Who wouldn’t want to put on a monster show in a big, cardboard box or pop bubble wrap at rapid-fire speed?
After a new television ruins “family fun time,” Chloe, the middle bunny in a brood of 21, tries to pull her brothers and sisters from its glowing grip. Colored-ink drawings hover on lush, creamy paper, offering delightfully dreamy details: the bunnies’ fur, pert mouths and dewy eyes, their clothes’ stripes and patterns, their bodies clustered together around the house. On one dizzying double-page spread, Chloe levitates at the epicenter of the domestic swirl, her family circling swiftly around her. McCarty says simply and directly to middle children everywhere, “Chloe was in the middle.” The narrative maintains perfect pacing throughout, speeding up with long sentences and slowing down with abbreviated lines that allow readers to linger on the soft, mesmerizing artwork (so many bunnies!). A bustling dinner scene shows the family nibbling on every kind of spring veggie; readers’ eyes roam from one end of the table to the other and back again, studying each whiskered face and plate. Fashion (eyeglasses, dresses, shirts) and minute tweaks in expression individualize each rabbit, while Chloe always manages to shine. McCarty captures the tensile ties strung among siblings, parents, genders and ages in every household.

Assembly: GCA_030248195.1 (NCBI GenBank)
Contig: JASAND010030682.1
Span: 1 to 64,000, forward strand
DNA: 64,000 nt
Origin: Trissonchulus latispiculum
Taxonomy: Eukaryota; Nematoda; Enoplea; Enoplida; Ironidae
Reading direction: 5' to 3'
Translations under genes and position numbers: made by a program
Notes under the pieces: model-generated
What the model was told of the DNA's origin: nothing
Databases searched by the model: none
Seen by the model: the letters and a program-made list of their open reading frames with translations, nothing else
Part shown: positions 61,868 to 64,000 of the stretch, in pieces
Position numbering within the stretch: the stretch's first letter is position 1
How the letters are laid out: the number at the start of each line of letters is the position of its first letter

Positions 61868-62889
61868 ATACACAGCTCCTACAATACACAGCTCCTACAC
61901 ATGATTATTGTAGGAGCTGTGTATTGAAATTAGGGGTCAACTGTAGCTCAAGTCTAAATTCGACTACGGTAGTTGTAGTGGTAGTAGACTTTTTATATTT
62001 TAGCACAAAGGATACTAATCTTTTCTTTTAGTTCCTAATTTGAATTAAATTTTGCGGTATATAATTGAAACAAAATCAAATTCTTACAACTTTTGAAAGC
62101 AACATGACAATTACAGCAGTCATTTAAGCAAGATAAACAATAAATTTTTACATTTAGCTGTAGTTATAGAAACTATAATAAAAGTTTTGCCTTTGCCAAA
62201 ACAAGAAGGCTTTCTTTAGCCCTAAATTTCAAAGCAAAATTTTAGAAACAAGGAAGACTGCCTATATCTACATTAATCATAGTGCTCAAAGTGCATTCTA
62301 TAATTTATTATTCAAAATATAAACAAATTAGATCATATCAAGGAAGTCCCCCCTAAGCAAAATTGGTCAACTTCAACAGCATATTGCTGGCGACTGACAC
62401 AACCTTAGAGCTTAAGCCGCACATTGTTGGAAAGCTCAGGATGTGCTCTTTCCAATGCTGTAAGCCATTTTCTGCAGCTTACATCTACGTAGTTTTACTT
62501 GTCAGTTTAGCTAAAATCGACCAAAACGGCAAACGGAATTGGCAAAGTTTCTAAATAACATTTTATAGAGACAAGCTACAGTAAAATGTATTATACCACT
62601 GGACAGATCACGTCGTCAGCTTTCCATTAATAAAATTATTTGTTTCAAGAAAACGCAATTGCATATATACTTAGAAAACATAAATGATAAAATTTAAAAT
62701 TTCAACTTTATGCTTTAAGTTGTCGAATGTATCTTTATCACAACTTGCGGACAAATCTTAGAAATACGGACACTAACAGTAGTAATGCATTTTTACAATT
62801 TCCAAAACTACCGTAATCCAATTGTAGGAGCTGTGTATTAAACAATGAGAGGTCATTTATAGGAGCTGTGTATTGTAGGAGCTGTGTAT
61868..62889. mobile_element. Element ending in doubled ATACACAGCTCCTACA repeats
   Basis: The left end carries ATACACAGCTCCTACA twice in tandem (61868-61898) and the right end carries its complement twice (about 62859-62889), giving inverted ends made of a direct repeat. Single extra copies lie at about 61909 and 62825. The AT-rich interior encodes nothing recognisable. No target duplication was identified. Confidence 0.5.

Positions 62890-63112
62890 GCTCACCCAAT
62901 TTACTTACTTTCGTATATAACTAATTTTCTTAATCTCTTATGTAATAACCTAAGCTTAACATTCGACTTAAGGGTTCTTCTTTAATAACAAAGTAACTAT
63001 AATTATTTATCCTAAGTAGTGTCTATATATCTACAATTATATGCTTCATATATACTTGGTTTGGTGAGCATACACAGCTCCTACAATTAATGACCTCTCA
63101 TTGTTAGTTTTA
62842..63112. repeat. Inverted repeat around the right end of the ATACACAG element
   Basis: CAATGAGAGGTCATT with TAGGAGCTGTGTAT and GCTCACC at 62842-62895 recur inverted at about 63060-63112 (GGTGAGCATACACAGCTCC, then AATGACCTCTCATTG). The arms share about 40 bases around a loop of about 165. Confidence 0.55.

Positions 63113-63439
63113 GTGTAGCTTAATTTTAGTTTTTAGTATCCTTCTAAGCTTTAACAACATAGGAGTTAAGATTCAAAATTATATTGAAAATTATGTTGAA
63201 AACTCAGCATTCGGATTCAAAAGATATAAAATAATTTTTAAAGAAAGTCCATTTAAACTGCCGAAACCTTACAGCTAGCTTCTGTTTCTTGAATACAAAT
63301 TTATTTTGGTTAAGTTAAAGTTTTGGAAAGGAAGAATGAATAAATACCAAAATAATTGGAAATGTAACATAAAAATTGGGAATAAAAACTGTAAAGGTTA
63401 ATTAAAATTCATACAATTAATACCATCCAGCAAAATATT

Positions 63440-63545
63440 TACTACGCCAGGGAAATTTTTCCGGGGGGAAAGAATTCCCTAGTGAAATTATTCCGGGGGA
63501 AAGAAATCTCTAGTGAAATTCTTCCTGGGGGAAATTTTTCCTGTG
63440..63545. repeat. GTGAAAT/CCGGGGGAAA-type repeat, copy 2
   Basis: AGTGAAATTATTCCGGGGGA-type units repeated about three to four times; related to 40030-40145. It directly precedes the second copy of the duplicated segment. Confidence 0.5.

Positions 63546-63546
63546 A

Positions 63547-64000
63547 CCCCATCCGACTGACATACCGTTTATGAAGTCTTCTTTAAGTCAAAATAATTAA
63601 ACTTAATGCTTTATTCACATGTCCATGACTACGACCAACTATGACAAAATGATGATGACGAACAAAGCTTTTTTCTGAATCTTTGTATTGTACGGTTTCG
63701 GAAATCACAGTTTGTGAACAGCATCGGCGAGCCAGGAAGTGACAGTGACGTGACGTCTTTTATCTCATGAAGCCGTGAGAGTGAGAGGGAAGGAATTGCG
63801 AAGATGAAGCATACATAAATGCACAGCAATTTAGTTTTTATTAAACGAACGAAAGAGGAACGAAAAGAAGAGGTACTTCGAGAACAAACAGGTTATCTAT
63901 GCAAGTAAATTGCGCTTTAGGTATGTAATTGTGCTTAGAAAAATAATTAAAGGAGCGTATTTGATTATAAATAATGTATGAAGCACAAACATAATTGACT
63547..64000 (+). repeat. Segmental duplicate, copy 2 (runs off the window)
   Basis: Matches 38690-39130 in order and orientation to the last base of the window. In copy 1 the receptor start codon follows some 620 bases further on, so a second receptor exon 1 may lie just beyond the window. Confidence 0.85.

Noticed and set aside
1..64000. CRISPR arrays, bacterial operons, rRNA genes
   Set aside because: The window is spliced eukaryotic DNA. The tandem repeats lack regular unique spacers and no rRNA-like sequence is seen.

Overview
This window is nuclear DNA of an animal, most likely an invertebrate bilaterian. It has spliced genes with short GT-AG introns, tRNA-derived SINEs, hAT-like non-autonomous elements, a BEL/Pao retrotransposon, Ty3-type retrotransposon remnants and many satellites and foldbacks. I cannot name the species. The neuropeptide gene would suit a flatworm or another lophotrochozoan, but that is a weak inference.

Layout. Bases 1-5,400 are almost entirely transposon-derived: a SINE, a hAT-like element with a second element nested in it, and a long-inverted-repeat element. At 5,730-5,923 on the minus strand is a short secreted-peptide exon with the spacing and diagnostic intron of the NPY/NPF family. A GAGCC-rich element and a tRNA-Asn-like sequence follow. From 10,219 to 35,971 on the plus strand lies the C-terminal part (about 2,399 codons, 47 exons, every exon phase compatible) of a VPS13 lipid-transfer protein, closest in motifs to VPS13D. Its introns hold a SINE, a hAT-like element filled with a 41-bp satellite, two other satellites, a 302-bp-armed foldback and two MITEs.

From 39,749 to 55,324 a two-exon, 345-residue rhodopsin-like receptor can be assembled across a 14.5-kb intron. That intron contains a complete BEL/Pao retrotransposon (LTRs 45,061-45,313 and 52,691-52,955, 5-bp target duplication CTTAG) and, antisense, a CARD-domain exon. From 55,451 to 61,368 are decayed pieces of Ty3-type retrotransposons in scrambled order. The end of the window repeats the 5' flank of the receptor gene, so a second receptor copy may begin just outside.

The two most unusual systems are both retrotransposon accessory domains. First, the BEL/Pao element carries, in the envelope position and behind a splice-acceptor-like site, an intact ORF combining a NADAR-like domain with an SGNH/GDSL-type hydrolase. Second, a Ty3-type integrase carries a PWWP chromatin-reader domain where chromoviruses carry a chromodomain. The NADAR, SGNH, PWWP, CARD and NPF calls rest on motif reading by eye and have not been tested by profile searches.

Beautifully benign illustrations conjure powerful familial feelings. (Picture book. 3-6)